Six Signs an Organization’s SPC is Outdated
Aggregation, consistency keys to quality improvements.
Today’s cloud-based SPC software can help manufacturers find the perspective and data to realize transformative savings and efficiency gains.
The cloud provides a single location to which data is saved from all plants and production lines, giving access to everyone from C-suite executives to operators. Those gains can be real and immediate, says Doug Fair, chief operating officer at InfinityQS. After more than 30 years as a statistician working with manufacturers to optimize efficiency and find cost savings, Fair has seen the difference first-hand between organizations operating with a modern approach to SPC and those lagging behind.
Fair described several common signs that indicate an organization needs to upgrade their SPC system.
1. The Company Views SPC as a Control Chart
A control chart is a great tool to use on a shop floor, and it is a vital part of an SPC system. But a control chart generates only about 15% of the improvements that are attainable, Fair says.
“A control chart by itself does not define successful use of SPC,” he explains. “And the companies that have relegated SPC to just the shop floor are missing out on massive opportunities to reduce costs and become more profitable and more competitive in the marketplace. So, if I go out to a company to talk about SPC, and they take me down to the shop floor first, that’s great, because that’s generally where data collection occurs and where we use control charts to control processes.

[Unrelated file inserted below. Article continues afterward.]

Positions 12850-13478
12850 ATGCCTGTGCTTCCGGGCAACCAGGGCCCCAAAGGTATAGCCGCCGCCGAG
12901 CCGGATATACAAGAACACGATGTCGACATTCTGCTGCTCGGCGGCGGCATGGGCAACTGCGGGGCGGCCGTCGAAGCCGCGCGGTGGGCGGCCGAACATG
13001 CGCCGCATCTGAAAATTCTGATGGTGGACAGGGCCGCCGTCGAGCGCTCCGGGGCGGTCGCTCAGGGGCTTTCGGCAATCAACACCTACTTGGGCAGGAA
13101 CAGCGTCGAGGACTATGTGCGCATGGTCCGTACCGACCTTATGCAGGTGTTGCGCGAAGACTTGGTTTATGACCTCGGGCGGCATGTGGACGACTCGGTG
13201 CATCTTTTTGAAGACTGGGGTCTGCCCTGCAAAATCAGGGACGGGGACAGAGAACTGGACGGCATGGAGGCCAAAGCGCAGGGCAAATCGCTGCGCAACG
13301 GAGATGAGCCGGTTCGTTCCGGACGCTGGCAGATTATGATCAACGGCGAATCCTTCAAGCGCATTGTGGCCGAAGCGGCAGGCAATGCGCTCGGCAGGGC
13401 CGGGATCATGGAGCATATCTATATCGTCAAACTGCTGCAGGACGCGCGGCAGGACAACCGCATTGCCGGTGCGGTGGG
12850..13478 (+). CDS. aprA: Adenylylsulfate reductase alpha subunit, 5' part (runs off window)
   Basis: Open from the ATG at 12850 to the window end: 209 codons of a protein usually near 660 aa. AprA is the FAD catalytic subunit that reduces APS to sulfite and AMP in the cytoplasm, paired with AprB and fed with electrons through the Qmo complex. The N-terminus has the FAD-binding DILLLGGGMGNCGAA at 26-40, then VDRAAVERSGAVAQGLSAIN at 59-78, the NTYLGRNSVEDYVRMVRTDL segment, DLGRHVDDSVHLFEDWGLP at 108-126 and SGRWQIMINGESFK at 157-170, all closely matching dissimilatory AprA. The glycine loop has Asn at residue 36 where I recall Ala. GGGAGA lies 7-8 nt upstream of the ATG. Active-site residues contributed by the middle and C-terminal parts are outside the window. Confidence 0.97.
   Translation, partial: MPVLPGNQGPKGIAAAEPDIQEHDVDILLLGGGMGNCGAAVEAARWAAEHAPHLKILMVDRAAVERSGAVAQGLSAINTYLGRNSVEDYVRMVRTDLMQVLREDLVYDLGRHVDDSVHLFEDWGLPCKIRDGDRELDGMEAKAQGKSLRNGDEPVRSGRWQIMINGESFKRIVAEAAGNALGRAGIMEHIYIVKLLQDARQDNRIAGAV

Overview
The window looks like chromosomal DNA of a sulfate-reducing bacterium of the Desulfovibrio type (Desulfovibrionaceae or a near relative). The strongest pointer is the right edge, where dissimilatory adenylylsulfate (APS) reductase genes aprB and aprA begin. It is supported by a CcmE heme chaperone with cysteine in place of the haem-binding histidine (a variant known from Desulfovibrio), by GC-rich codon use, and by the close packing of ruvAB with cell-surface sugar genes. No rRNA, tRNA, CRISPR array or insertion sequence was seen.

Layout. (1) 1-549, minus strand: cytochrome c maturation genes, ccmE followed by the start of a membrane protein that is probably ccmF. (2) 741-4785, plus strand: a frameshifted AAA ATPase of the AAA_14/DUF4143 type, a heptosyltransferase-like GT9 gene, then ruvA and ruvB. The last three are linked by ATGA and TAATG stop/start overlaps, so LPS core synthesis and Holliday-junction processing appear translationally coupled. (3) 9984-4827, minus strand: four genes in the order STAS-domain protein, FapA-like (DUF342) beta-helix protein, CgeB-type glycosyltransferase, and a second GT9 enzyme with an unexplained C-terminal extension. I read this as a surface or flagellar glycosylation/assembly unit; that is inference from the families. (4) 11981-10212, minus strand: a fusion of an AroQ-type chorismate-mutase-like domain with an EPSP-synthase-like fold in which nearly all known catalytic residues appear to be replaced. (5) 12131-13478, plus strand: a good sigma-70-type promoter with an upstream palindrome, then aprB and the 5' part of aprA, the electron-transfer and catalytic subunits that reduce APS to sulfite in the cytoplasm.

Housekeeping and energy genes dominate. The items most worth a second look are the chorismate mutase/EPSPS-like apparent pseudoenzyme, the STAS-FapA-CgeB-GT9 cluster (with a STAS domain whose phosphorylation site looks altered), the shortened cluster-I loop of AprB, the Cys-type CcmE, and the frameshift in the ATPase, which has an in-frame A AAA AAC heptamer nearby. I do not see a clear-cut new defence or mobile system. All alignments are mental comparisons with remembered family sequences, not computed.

“But if that’s all they show me, then they’re missing out on 85% of the improvement ability of a real SPC system.”
2. Managers Don’t Have the Ability to Summarize and Report Data
Fair says that if managers don’t have access to shop floor data, or if all they get is a control chart when they ask for a report, then the SPC system is outdated.
The most impressive organizations that Fair has worked with use data from the shop floor to control processes, but they also aggregate, summarize, and analyze that data on a regular basis.
“These organizations recognize that when data is collected on the shop floor, there’s a cost associated with it, and they want to get a return on their data collection investment,” he says. “But other organizations gather data just to relegate it to a database somewhere just in case they need to see it sometime in the future: that’s wasteful and short-sighted.
“Maybe a company has one plant with several production lines—maybe the company has 600 plants around the globe—but if that company is making a product on multiple production lines or in multiple plants, they have to be sure the product is consistent, regardless of which plant or which production line it’s being run on. Aggregating data across production lines and plants provides insight into where that’s not happening. Plus, it gives managers the ability to see the big picture of quality and identify opportunities for improvement and cost reduction across the entire enterprise. My experience is that data aggregation is where 85% of an SPC system’s improvements are identified.”
3. Six Sigma Teams and Other Groups Don’t Have Access to the Data
Another indication of outdated SPC is when a company doesn’t put the gathered data in a place where Six Sigma teams can access, extract, and analyze it.